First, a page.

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Friday’s Jobs Report and the Supreme Court’s McCutcheon Debacle

    A graph of the March 2014 jobs report, courtesy of House Democratic leader Nancy Pelosi. Nancy Pelosi (CC BY 2.0)
Robert Reich
Contributor
Robert B. Reich is the Chancellor’s Professor of Public Policy at the University of California at Berkeley and was Secretary of Labor in the Clinton administration. Time Magazine named him one of the ten…
Robert Reich


This post originally ran on Robert Reich’s Web page.

What does the Supreme Court’s “McCutcheon” decision this week have to do with Friday’s jobs report, showing 192,000 new jobs for March?

Connect the dots. More than five years after Wall Street’s near meltdown the number of full-time workers is still less than it was in December 2007, yet the working-age population of the U.S. has increased by 13 million since then.

This explains why so many people are still getting nowhere. Unemployment among those 18 to 29 is 11.4 percent, nearly double the national rate.

Most companies continue to shed workers, cut wages, and horde their cash because they don’t have enough customers to warrant expansion. Why? The vast middle class and poor don’t have enough purchasing power, as 95 percent of the economy’s gains go to the top 1 percent.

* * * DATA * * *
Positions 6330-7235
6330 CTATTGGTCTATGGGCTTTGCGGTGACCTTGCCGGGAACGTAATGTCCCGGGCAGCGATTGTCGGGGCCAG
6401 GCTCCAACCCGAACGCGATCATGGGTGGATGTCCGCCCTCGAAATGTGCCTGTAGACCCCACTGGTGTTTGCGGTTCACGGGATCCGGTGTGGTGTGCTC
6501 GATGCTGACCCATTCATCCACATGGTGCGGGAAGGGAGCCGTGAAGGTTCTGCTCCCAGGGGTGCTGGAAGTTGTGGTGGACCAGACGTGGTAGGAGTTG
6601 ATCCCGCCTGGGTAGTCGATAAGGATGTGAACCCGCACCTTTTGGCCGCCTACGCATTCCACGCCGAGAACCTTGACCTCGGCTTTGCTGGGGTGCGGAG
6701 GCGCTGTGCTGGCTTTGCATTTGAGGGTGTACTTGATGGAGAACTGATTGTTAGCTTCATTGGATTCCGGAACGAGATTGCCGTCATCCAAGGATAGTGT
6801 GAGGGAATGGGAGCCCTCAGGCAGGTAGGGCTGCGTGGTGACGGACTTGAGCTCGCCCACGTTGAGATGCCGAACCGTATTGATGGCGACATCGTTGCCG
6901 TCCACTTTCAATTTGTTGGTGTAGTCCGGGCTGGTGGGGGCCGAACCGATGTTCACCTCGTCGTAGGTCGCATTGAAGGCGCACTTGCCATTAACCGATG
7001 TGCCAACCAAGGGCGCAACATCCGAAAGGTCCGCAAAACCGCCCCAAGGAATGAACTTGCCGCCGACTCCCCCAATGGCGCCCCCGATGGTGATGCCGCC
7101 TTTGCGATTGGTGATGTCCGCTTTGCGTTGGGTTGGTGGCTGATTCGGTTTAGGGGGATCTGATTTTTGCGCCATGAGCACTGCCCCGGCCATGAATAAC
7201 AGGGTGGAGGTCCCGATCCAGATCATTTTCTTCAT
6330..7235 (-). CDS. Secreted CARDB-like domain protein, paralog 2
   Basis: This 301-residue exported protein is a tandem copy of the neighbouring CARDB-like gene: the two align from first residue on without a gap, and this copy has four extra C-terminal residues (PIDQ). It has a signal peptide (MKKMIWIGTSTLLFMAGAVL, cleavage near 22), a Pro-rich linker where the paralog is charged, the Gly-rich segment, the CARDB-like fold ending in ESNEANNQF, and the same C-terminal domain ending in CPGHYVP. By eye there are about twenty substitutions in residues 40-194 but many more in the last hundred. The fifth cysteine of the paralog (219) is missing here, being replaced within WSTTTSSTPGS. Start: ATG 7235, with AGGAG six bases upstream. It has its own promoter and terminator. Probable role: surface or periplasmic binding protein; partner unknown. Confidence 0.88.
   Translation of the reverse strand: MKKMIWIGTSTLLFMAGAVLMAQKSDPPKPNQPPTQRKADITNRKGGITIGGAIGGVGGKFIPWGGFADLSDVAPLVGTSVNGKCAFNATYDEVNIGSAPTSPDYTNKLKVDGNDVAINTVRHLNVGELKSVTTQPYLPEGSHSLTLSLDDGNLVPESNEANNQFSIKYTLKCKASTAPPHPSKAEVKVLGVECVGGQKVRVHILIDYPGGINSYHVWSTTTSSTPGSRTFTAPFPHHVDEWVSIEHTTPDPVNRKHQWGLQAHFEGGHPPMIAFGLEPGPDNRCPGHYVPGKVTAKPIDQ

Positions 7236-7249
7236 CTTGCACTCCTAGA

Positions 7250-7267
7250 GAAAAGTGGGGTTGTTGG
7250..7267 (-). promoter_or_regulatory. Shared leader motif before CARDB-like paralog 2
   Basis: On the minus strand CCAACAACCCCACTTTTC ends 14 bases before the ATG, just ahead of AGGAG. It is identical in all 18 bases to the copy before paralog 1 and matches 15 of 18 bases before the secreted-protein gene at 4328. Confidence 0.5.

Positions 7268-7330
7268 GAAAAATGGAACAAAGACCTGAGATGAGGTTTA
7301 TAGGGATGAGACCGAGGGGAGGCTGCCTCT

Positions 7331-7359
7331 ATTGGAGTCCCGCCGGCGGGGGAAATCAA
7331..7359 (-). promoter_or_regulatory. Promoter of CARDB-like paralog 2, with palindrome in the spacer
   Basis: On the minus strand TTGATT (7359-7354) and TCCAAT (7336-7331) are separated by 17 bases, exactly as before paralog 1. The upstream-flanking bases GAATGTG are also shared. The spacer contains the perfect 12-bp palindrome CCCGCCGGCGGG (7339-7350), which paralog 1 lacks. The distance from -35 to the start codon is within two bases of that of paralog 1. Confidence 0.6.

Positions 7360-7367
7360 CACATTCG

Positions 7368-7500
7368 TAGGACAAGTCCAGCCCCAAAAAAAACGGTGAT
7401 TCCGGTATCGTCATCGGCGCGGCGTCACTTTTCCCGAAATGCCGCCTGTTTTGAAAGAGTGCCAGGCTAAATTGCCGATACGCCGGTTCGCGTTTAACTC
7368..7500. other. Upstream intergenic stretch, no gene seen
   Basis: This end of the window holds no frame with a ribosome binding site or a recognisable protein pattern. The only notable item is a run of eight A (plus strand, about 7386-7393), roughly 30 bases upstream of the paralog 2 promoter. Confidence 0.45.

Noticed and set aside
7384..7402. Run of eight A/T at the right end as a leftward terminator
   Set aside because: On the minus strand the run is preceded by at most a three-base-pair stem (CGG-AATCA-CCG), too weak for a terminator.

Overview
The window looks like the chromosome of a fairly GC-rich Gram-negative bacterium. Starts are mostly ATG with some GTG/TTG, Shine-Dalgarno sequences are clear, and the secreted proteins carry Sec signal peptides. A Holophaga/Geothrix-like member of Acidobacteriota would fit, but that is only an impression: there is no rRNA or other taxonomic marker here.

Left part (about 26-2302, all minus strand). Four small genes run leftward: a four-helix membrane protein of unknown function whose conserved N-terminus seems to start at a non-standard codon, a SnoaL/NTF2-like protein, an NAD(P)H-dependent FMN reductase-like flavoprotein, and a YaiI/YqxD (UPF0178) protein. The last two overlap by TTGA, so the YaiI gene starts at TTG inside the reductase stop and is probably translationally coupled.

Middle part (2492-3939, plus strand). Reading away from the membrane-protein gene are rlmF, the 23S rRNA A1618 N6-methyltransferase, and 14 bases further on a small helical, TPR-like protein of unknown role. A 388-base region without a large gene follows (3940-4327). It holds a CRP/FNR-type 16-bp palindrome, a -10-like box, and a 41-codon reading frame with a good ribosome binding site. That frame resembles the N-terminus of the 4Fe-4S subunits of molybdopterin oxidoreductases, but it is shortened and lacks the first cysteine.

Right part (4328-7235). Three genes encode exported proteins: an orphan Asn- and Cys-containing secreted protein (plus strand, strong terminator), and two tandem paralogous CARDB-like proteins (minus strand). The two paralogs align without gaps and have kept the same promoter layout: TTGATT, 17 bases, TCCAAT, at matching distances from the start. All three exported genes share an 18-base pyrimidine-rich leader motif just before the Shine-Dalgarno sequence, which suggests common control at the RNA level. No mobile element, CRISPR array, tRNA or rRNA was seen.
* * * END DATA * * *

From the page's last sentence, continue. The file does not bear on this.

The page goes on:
That’s why we need to (1) cut taxes on average people (say, exempting the first $15,000 of income from Social Security taxes and making up the shortfall by taking the cap off income subject to it), (2) raise the minimum wage, (3) create jobs by repairing roads, bridges, ports, and much of the rest of our crumbling infrastructure, (4) add teachers and teacher’s aides to now over-crowded classrooms, and (5) create “green” jobs and a new WPA for the long-term unemployed.

And pay for much of this by raising taxes on the top, closing tax loopholes for the rich, and ending corporate welfare.

But none of this can be done because some wealthy people and big corporations have a strangle-hold on our politics. “McCutcheon” makes that strangle-hold even tighter.

Connect the dots and you see how the big-money takeover of our democracy has lead to an economy that’s barely functioning for most Americans.

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